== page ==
RECs Successes Reveal 3 Best Meaningful Use Practices

Authorized and funded by the HITECH Act, the country's 62 Regional Extension Centers aim to help small physician practices and small and critical access hospitals adopt health IT and attest to meaningful use.

The RECs have achieved considerable success: Among the 10,034 rural hospitals, critical access hospitals and rural health clinics enrolled with a REC, 82 percent have adopted and are using electronic health records, and 37 percent have attested to meaningful use stage 1.

The RECs' successes reveal three best practices for any provider seeking to attest to meaningful use:

1. Forge strategic partnerships with key community stakeholders and advisers. At the RECs, strategic partnerships provided access to and credibility with providers and increased overall visibility and uptake of health IT.

2. Create technical assistance staffing models that explicitly include staff with both clinical and IT skill sets. Employing technical assistance staff with both clinical and IT backgrounds allowed the RECs to provide the full scope of services that providers needed to achieve meaningful use. Their clinical training and experience also gave the IT advisers more credibility with physicians and nurses.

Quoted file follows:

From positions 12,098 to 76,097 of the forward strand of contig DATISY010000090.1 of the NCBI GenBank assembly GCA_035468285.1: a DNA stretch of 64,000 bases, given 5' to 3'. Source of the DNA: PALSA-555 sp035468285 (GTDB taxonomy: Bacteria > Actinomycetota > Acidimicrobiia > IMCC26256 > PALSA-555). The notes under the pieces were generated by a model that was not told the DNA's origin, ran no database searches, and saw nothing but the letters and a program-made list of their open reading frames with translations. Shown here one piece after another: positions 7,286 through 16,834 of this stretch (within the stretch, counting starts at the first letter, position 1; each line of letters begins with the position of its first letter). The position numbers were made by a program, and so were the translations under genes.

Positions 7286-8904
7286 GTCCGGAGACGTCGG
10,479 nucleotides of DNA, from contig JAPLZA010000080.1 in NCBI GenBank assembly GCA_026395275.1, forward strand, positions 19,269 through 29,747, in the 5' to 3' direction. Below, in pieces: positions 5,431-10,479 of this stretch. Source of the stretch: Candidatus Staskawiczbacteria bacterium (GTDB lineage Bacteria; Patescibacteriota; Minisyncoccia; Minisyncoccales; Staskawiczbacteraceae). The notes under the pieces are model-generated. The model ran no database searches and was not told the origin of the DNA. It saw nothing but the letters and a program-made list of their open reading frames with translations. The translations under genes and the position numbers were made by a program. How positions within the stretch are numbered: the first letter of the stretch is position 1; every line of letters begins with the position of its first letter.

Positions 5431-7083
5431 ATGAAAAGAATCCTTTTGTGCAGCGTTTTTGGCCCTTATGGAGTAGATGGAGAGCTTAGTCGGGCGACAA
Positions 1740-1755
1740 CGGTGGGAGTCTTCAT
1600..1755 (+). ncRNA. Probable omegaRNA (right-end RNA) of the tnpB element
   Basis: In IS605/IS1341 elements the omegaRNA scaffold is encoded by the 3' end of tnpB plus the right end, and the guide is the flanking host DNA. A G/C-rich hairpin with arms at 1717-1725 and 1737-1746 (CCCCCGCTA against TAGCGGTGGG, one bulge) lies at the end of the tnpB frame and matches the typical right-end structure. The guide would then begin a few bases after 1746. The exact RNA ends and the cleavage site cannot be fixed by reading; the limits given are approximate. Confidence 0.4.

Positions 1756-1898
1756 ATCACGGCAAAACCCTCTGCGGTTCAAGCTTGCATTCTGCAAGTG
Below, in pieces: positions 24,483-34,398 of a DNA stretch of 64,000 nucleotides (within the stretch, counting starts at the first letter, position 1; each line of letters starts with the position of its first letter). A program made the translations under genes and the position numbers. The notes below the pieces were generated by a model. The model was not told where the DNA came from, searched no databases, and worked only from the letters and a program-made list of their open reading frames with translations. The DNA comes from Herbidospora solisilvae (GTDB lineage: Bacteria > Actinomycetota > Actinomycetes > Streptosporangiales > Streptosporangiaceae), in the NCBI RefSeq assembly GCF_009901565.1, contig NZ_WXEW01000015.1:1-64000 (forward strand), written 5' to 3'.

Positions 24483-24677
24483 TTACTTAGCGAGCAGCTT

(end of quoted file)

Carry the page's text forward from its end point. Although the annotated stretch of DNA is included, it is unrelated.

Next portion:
3. Use a champion to engage and sustain provider involvement in the transition from paper. Using physician champions — a clinician prominent in the provider community who helps shape and lend credibility to the legitimacy of the IT project — helped the RECs meet their recruitment goals quickly. Office champions — staffers committed to guiding the practice through the transition — kept providers organized and engaged throughout the process.

More Articles on Meaningful Use:

How Much Have Hospitals, Health Systems Invested in MU2? 9 Statistics
REC Leader Leaving ONC
The Consequences of Healthcare CIO Overload

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